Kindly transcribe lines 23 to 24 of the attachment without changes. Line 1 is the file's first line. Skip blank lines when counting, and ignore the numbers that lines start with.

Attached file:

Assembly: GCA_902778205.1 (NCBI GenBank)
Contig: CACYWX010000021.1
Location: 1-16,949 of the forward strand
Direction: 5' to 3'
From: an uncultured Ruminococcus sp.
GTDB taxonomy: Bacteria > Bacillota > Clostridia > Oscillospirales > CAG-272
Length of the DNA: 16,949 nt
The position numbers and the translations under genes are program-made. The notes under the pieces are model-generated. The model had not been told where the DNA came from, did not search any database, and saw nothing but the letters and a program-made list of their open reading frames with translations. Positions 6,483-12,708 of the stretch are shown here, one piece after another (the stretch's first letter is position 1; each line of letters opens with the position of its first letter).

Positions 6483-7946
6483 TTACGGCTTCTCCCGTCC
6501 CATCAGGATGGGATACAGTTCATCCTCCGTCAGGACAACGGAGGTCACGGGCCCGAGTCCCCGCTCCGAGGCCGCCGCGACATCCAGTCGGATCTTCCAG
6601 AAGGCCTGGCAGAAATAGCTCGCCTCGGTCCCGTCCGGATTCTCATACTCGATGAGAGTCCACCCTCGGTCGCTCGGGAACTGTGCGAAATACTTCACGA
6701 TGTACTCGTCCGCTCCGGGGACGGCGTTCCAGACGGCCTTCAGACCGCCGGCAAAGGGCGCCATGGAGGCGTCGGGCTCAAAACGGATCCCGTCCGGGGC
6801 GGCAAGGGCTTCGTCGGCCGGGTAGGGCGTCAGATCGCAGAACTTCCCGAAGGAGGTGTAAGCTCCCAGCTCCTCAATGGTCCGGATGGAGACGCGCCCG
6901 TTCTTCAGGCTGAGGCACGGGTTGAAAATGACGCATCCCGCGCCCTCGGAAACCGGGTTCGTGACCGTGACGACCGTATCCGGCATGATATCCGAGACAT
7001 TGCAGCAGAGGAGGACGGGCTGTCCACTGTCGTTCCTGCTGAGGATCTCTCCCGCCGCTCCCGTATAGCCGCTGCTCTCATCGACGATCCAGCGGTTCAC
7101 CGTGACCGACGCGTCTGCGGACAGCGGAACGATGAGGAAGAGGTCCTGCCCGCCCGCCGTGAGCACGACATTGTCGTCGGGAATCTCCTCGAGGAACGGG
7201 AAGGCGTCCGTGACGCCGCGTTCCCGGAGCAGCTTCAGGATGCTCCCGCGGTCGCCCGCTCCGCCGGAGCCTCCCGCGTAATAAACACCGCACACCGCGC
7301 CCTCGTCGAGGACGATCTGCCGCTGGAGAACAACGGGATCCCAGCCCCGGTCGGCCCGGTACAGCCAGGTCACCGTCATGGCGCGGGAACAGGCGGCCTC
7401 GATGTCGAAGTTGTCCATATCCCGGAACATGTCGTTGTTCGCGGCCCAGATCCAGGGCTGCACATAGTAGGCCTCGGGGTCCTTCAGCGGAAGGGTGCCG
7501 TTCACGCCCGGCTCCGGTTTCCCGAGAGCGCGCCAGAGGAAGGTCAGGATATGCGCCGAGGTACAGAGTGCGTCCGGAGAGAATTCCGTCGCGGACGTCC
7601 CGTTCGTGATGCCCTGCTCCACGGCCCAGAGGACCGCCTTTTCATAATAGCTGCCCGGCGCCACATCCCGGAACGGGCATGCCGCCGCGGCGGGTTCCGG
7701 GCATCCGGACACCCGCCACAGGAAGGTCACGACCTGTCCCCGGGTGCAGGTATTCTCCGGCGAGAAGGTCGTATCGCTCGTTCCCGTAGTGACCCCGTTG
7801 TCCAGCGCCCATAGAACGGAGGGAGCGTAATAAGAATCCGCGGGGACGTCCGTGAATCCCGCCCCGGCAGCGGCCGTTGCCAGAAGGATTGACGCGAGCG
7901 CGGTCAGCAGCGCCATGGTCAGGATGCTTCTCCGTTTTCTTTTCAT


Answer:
7701 GCATCCGGACACCCGCCACAGGAAGGTCACGACCTGTCCCCGGGTGCAGGTATTCTCCGGCGAGAAGGTCGTATCGCTCGTTCCCGTAGTGACCCCGTTG
7801 TCCAGCGCCCATAGAACGGAGGGAGCGTAATAAGAATCCGCGGGGACGTCCGTGAATCCCGCCCCGGCAGCGGCCGTTGCCAGAAGGATTGACGCGAGCG